Finding the Venetians
My daughter Sofia is unimpressed by Venice. She calls the gondola a canoe. I point to a fine example of Renaissance Venetian architecture, but the bright piece of paper floating in the canal is more interesting. Several tourists boarding the vaporetto bump their suitcases into her and almost knock her into the murky water. When there’s a sudden stench of something rotting, she pinches her tiny nostrils and expresses her discontent so all can hear. I remind myself that she is only 5, hungry and sleepy from the long car ride. Yet the traveler in me can’t help feeling let down by her unenthusiastic response to this miraculous city built hundreds of years ago on tree trunks driven into the clay bottom of a lagoon. Balancing wanderlust with motherhood was going to be trickier than I thought.
The other times I’ve ventured here, I was either a child myself or childless, and I hadn’t met my husband yet, a native of Emilia-Romagna. Venice is the first stop on the grand tour of Italy we’re taking together as a family before returning to our home in Orange. Our Italian friends and family members, who avoid the city as if tourism were the modern plague, all think we’re crazy to visit during high season. We debark at the stop for St. Mark’s Square and follow the arrows to the main piazza. The last time I visited, it was flooded with water, not a soul in sight. I strolled across it on elevated walkways, taking pictures of the cathedral reflected on the water’s surface. Now I have to grasp Sofia’s hand to make our way through the deluge of people and pigeons. It’s impossible to walk without becoming pixels in someone else’s selfie.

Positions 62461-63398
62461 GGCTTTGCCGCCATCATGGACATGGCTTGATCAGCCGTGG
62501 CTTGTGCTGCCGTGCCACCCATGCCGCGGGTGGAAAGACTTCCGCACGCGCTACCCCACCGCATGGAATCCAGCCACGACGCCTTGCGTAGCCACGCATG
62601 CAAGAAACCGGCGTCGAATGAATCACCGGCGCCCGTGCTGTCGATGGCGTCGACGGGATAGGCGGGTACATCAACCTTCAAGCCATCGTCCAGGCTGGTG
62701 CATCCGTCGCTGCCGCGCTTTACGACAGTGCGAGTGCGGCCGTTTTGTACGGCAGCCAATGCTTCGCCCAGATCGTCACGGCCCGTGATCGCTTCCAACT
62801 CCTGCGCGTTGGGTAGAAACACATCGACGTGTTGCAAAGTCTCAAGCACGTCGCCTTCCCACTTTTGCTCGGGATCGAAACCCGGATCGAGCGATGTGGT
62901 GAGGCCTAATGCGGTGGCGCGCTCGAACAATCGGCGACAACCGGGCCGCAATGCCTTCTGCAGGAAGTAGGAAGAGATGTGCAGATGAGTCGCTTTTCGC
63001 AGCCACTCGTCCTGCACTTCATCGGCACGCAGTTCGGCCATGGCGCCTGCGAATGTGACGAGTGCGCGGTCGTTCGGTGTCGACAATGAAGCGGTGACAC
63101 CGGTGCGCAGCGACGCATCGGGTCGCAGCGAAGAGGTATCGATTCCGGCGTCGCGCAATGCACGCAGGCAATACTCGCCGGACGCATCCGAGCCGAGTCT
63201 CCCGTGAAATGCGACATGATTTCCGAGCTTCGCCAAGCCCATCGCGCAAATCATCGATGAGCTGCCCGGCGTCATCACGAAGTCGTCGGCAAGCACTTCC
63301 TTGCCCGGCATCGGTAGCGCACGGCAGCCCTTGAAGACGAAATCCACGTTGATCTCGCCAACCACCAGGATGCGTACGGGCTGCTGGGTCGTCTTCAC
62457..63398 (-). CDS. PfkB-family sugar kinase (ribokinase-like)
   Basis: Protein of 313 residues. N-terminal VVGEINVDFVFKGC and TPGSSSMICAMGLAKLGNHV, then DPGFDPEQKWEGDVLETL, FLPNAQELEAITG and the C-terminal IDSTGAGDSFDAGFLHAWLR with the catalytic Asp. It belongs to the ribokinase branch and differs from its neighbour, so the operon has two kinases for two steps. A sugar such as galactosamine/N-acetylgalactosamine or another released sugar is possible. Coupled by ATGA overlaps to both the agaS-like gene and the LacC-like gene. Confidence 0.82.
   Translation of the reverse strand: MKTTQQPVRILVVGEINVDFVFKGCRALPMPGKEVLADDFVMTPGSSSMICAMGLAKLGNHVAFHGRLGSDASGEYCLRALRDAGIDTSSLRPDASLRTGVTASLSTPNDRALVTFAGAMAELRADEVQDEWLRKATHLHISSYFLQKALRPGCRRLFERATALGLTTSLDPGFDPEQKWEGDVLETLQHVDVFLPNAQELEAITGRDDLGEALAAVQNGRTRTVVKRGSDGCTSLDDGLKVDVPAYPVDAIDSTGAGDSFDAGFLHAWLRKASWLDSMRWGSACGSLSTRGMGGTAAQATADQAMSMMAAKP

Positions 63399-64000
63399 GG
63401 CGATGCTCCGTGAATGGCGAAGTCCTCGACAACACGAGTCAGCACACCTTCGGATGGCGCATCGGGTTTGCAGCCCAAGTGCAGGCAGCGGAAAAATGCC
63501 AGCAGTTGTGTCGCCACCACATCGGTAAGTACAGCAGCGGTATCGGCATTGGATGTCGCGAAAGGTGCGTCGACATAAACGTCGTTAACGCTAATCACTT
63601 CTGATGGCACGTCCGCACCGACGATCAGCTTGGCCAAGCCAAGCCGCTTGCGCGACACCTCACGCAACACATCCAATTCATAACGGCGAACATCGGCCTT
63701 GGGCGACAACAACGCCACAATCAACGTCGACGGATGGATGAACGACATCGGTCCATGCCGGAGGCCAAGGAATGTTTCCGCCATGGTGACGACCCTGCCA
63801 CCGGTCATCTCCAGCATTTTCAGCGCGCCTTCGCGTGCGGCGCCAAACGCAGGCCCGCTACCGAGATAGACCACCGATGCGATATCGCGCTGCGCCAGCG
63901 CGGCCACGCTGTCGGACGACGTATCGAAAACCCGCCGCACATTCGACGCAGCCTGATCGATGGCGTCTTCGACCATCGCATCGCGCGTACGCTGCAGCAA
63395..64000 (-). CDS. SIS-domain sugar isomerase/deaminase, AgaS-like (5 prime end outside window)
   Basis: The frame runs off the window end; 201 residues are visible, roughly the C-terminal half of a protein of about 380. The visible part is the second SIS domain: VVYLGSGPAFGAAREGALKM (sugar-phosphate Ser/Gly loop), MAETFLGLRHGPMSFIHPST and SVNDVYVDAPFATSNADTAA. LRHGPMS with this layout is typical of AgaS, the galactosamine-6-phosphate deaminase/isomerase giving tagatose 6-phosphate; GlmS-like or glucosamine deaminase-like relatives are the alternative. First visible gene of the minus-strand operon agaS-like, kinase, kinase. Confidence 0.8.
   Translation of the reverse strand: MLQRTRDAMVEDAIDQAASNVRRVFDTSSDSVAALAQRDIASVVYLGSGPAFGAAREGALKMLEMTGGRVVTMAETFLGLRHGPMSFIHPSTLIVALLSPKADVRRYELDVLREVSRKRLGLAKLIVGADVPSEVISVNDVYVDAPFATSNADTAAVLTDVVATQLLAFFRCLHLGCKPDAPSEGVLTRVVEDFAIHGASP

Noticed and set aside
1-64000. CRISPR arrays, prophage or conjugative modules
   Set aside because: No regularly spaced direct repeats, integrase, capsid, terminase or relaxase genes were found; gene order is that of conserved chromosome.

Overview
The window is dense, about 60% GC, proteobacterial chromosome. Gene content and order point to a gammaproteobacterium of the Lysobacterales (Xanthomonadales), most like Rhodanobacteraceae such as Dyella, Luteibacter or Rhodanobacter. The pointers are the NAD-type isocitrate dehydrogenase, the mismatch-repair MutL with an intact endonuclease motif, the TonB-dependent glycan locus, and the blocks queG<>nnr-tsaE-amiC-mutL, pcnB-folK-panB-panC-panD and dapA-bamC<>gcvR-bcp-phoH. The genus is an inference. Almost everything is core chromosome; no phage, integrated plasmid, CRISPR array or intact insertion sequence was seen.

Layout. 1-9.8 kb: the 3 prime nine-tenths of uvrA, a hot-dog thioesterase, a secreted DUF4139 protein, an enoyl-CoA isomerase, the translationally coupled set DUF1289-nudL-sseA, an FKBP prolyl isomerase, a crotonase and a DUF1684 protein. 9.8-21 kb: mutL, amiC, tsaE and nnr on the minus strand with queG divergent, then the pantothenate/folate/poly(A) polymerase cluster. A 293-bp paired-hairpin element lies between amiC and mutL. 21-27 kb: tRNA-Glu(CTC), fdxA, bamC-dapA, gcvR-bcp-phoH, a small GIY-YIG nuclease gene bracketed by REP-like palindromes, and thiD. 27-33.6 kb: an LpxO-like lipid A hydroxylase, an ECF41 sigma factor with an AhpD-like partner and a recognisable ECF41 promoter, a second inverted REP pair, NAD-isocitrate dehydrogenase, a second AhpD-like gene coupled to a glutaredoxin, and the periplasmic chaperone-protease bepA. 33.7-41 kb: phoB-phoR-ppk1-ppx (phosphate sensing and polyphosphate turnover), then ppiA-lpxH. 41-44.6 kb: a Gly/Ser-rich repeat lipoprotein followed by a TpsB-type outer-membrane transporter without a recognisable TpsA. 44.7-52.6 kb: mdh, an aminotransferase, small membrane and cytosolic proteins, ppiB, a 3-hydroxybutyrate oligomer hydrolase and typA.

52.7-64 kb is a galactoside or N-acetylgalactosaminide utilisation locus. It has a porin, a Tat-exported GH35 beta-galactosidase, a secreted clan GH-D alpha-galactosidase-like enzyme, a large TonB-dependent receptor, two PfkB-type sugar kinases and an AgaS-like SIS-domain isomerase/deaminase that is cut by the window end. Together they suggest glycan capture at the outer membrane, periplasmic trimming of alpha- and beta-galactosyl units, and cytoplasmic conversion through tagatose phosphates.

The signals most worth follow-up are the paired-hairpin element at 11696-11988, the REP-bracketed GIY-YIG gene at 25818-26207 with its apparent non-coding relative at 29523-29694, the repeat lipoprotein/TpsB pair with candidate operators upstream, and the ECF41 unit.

No longer is there a man selling birdseed, and the pigeons have become pushy, dependent on crumbs from tourists. They land on Sofia’s head and arms as if she were a berry bush, and I worry about her catching zoonotic diseases. She spots the vendor peddling a miniature glass zoo from his pushcart. Disappointed that the pieces are blown in faraway China instead of nearby Murano, I refuse to buy her one. As we trudge along, I find myself looking at the foreign faces of the shopkeepers, the closed doors of the palazzos, the rental signs in the windows and wonder: Where are the Venetians?
Not even a half-hour passes in the shadow of the Doge’s Palace, and we’re all ready to seek refuge on quieter back streets. It is here that I delight in evidence of quotidian life – the shirt blowing dry on the line, small trash bundles tied to wall hooks, the abandoned toy. If there is an open curtain, I peer in, hoping to catch sight of an actual Venetian. It must be an effect of motherhood to search for domesticity in places where I once sought illusion and intrigue.
In the Piazza Carlo Goldoni, Sofia and I rest on a bench under a mulberry tree while her father visits a museum. This piazza receives my motherly stamp of approval, enclosed on three sides, plenty of room for her to run. Instead of chasing away the pigeons gathering at our feet, she is content being their temporary saint, coaxing them closer with handfuls of crushed crackers. They are tamer than their cousins in the main piazza and refuse to perch on her. She fills the bottom basin of the fountain so they can bathe and shoos away any bullying seagulls. I’m in awe of her Franciscan way with the creatures and the joy she derives from simple things in her surroundings.